Cracks in heat exchangers are an often overlooked and misdiagnosed problem. Below is a description of some basic problems associated with cracked heat exchangers and reasons why they can be cracked and not condemned for repair or replacement. With the design of the heat exchangers many cracks are almost impossible to find with the naked eye. Removal of ductwork and/or blower assembly from the furnace would usually be required to visually locate a crack. Symptoms will not always be apparent even if a crack is visible.
If the oil burner is burning clean and is not being affected by the leak i.e. excess or lack of air than it is possible to have no noticeable signs of a crack. However, it is possible to have a crack that can fall or split open dramatically. I have seen an entire "chunk" of sheet metal which started as "spider" cracking where multiple fine cracks that do not pass any significant air can meet together and create an opening your fist could fit through in a split second. A failure of this type would be rare, but dramatic and dangerous, capable of burning down a house. On a less dramatic scale realize that a crack starts small and grows. Have you ever seen a windshield with a small crack? It can be there for years and suddenly one day it can spread so fast you can watch it grow! So in reality it would be possible for a heat exchanger to be cracked, have no opening that air can pass through and have no noticeable symptoms.
Once a crack begins to grow longer there is a much greater probability it will open as the metal warps. Now that air passes through the crack, the burner is still likely to start ok with no symptoms. Then when the blower starts, the air from the blower passing by the crack or blowing into the crack can cause either a negative or positive pressure in the combustion chamber. Negative pressure will typically cause symptoms such as soot on supply registers and smells on shut down. Positive pressure will typically cause a loss of draft up the chimney and soot around the furnace barometric damper, inspection doors, etc. and soot is often found in the air filter or on the return filter openings.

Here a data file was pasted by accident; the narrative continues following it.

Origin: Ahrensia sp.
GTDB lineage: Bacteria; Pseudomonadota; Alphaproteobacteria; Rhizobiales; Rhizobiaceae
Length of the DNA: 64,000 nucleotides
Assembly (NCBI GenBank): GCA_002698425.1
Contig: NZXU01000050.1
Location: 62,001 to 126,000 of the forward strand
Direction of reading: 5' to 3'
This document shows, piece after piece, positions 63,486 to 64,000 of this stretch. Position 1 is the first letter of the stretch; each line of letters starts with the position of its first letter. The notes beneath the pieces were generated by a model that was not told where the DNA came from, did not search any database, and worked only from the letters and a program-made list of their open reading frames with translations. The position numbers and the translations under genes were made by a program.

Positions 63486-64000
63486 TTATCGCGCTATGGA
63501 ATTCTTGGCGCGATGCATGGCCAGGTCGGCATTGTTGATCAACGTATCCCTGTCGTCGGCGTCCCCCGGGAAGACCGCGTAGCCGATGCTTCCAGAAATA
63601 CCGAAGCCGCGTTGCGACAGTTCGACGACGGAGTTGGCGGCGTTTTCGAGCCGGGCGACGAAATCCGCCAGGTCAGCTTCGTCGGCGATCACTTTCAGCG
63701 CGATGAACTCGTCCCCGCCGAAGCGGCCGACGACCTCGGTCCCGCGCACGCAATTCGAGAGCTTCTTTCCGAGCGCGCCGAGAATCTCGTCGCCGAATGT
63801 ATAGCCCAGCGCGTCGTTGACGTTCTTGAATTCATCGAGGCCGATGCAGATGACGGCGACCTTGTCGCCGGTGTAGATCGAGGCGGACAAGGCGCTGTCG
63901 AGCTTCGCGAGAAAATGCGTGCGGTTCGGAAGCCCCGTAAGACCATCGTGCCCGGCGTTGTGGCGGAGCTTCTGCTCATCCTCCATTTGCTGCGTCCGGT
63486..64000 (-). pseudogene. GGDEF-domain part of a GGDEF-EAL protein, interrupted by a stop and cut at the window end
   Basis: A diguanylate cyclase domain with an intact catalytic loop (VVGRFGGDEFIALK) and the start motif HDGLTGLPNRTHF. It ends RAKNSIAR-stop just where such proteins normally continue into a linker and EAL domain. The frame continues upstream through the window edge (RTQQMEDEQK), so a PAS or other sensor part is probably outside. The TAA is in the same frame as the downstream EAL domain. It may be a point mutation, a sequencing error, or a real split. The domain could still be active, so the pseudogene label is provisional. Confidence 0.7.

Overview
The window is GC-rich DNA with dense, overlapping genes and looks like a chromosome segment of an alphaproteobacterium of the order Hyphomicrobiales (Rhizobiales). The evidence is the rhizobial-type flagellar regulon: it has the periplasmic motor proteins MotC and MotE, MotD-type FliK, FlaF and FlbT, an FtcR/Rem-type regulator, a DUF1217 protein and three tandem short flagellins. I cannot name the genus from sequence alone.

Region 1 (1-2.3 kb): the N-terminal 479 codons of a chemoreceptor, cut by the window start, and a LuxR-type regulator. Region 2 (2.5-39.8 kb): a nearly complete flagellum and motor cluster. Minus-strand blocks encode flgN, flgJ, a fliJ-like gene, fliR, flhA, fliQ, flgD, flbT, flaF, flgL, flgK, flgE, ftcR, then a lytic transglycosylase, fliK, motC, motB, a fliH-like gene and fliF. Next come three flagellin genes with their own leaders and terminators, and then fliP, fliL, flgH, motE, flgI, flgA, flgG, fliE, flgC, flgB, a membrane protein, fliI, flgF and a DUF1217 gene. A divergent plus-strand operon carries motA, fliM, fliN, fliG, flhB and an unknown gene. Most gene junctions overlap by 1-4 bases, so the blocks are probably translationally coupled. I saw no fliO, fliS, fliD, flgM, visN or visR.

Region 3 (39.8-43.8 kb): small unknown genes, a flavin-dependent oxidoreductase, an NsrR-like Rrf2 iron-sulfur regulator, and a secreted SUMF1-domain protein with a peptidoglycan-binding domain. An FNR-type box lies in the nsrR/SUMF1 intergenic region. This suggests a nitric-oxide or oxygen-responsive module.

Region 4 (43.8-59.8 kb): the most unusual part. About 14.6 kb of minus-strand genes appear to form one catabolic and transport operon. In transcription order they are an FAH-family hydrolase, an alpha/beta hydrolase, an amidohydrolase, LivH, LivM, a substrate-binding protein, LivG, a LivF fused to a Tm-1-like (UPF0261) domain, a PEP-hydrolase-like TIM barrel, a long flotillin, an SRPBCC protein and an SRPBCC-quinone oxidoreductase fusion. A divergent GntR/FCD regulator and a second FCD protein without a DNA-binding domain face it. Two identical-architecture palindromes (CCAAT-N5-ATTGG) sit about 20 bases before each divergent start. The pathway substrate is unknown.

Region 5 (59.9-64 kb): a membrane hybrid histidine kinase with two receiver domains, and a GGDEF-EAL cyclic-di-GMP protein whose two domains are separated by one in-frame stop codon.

I mentioned the burner start-up under normal conditions. Let’s say the filter is dirty or the ducts restricted in some way and the furnace overheats and cycles on the high limit. Now the burner will shut off, leaving the fan running. When the furnace cools down enough to allow the burner to restart; now we have the chance of a significant problem to show up! Negative pressure could cause delayed ignition, with oil smells and oil mist could even be drawn into the ductwork! Positive pressure could cause delayed ignition and a loud bang or a long sooty rumbling start-up.
The first visible sign of a crack or leak between the house air and the combustion chamber would be visible through the inspection port and would be a change in the burner flame when the blower comes on. The change can be very subtle to the eye, but can be detected quite easily with a draft gauge in the breech (over the fire combustion area).
A crack or hole visible in the combustion liner can be mistaken for a heat exchanger crack and should be inspected carefully with a mirror to make sure it is not a replaceable part before condemning a furnace or heat exchanger.
The Trainingman 2005